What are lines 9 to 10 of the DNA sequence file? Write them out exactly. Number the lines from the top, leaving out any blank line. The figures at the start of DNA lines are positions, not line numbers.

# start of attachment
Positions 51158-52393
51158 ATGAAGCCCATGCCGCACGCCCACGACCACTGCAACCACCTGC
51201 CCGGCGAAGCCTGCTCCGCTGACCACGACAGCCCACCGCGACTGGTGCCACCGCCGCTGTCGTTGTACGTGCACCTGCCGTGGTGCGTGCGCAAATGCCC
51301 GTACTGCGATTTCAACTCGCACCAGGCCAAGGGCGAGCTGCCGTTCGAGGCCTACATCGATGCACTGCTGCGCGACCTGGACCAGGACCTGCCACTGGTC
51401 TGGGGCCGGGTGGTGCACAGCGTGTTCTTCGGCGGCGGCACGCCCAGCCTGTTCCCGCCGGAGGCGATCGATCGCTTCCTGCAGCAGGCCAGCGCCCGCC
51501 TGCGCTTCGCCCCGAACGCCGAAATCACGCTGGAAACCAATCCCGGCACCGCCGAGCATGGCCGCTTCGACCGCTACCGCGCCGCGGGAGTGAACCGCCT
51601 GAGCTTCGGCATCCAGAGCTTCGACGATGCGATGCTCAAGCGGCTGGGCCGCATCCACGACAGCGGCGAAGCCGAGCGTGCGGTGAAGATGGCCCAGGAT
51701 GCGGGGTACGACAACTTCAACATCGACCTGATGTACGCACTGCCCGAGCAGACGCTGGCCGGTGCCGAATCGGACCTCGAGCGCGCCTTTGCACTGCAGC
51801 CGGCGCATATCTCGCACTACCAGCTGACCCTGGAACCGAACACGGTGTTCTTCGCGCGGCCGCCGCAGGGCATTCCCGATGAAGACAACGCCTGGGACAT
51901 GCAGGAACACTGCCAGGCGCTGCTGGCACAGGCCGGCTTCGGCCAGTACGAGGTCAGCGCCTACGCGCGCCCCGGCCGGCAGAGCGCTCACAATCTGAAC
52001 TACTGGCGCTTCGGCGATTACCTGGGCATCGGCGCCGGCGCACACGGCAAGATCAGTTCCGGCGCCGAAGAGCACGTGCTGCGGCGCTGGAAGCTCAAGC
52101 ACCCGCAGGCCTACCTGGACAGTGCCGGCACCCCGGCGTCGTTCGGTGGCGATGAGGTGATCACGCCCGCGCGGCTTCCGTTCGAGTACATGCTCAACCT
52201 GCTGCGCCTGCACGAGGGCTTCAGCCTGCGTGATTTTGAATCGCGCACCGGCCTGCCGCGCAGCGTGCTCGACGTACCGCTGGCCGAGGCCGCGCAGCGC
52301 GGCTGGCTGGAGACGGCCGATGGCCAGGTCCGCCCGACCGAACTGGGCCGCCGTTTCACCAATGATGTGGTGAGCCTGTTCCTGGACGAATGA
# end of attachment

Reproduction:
51801 CGGCGCATATCTCGCACTACCAGCTGACCCTGGAACCGAACACGGTGTTCTTCGCGCGGCCGCCGCAGGGCATTCCCGATGAAGACAACGCCTGGGACAT
51901 GCAGGAACACTGCCAGGCGCTGCTGGCACAGGCCGGCTTCGGCCAGTACGAGGTCAGCGCCTACGCGCGCCCCGGCCGGCAGAGCGCTCACAATCTGAAC